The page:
With that weight increase now accounted for in the rules, KERS has all the benefits with none of the side effects in this area - making it an essential system to have on the car.

It was confirmed by Renault during winter testing that both Lotus Renault and Red Bull Racing are using an evolution of their 2009 KERS - but, crucially, Rob White explained that "while Renault provides a central point of contact for the KERS system on the engine, its integration into each car and its operation is the responsibility of the respective teams".

The electronics and software elements of the system are understood to not be part of the package - suggesting Red Bull has the hardware but must develop their own way of making it work.

Newey admitted in Malaysia that the team is struggling due to a lack of knowledge and resources in this area compared to some of the teams with closer connections to automotive manufacturers like McLaren (with Mercedes), Mercedes GP, Ferrari and Lotus Renault. Red Bull's own collaboration with Nissan's luxury brand Infinity is still far too new to net any technical benefits - meaning they are going it alone to find a solution.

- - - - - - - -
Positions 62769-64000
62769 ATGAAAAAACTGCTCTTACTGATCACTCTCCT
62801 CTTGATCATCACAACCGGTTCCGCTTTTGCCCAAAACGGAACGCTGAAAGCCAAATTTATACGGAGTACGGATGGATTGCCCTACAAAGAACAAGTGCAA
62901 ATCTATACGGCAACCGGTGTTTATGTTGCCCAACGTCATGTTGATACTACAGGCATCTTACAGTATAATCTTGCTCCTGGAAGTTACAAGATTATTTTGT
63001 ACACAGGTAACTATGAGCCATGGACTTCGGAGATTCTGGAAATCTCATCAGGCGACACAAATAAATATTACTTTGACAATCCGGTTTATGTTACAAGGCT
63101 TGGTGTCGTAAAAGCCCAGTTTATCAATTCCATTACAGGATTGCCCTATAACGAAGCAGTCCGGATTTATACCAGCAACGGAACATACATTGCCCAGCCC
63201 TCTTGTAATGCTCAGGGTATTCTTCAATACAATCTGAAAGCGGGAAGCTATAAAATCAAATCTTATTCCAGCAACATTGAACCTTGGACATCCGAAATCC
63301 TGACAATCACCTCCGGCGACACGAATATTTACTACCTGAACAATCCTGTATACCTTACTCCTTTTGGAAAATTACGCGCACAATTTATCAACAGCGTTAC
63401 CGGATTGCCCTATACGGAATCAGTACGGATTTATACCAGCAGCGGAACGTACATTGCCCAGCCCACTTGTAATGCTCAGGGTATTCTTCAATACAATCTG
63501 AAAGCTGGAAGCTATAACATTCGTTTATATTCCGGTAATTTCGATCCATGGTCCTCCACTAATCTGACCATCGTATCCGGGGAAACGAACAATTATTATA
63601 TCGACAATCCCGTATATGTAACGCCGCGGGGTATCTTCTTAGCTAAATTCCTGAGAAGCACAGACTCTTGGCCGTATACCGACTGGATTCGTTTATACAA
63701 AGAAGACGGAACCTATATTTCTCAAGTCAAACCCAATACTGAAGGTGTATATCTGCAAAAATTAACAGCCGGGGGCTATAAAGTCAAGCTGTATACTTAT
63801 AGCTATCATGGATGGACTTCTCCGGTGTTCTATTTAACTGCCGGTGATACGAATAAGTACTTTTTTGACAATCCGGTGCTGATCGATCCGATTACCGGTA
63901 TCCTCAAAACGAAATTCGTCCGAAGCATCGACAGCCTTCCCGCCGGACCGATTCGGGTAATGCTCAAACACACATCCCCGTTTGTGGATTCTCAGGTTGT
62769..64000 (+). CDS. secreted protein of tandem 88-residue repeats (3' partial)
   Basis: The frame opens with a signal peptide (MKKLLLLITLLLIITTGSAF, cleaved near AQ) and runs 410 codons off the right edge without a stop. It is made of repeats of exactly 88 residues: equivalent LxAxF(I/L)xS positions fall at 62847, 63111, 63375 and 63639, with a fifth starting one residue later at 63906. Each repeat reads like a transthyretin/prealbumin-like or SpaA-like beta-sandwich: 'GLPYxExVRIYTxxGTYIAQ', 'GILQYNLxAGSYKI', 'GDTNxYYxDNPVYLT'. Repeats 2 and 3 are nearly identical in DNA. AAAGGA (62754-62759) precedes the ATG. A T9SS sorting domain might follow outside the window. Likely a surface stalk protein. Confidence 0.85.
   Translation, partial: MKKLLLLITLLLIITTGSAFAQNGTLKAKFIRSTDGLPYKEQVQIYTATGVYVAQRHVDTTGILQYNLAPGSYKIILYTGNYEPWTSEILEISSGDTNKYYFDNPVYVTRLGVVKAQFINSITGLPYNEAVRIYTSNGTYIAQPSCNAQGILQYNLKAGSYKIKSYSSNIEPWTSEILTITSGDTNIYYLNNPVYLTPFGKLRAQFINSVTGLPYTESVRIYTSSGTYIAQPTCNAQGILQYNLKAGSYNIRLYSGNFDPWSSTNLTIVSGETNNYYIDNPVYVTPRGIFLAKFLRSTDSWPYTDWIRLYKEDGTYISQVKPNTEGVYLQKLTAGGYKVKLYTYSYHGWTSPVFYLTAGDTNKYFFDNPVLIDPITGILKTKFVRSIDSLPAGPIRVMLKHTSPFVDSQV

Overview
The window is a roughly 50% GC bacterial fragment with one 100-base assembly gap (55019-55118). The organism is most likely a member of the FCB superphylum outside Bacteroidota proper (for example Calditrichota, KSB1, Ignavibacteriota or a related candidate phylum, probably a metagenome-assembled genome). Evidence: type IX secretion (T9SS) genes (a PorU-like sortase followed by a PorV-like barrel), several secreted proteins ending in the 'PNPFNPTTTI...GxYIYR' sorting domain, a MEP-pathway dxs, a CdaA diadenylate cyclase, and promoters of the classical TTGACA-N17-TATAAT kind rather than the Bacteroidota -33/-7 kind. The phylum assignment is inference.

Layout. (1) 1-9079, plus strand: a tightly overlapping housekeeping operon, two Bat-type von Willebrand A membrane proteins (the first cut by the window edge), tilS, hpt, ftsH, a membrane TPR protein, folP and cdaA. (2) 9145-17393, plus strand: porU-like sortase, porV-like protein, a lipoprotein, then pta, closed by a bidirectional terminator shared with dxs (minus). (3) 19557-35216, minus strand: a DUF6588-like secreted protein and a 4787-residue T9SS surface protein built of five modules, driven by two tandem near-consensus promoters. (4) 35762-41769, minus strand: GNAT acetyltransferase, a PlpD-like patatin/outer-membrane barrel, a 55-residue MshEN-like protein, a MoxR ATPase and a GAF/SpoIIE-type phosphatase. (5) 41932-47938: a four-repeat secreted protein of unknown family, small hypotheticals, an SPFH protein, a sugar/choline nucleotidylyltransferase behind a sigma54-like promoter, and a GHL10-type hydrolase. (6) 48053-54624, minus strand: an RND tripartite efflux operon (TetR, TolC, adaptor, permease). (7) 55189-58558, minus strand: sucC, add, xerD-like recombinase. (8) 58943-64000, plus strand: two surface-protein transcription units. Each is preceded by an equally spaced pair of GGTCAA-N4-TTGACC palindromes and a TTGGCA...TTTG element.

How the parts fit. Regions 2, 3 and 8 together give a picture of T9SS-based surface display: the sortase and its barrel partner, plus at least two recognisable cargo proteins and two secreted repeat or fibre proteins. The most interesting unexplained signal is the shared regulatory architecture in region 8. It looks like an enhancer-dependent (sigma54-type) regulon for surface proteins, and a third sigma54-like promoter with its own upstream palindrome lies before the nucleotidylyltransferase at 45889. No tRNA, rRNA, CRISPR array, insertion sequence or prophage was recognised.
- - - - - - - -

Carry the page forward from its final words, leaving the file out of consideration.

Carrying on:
In addition to the hinted-at software issues, Red Bull could well have other problems in terms of the system's packaging in the car - because technical director Newey is notorious for wanting to limit anything that interferes with aerodynamic perfection.

Red Bull's system has the KERS control unit located tight in on the right hand side of the car, with the battery pack tucked onto the side of the gearbox on the left hand side of the car, in an area that would normally be 'dead space' within the sidepod.

This contrasts with the other KERS users, who position the batteries beneath the fuel tank. This would normally give a better weight distribution, but due to the new tyres this year, front-to-rear weight distribution has been fixed by the teams so Red Bull can get away with the more rearward location while gaining a packaging benefit - but the question is does its position cause other problems?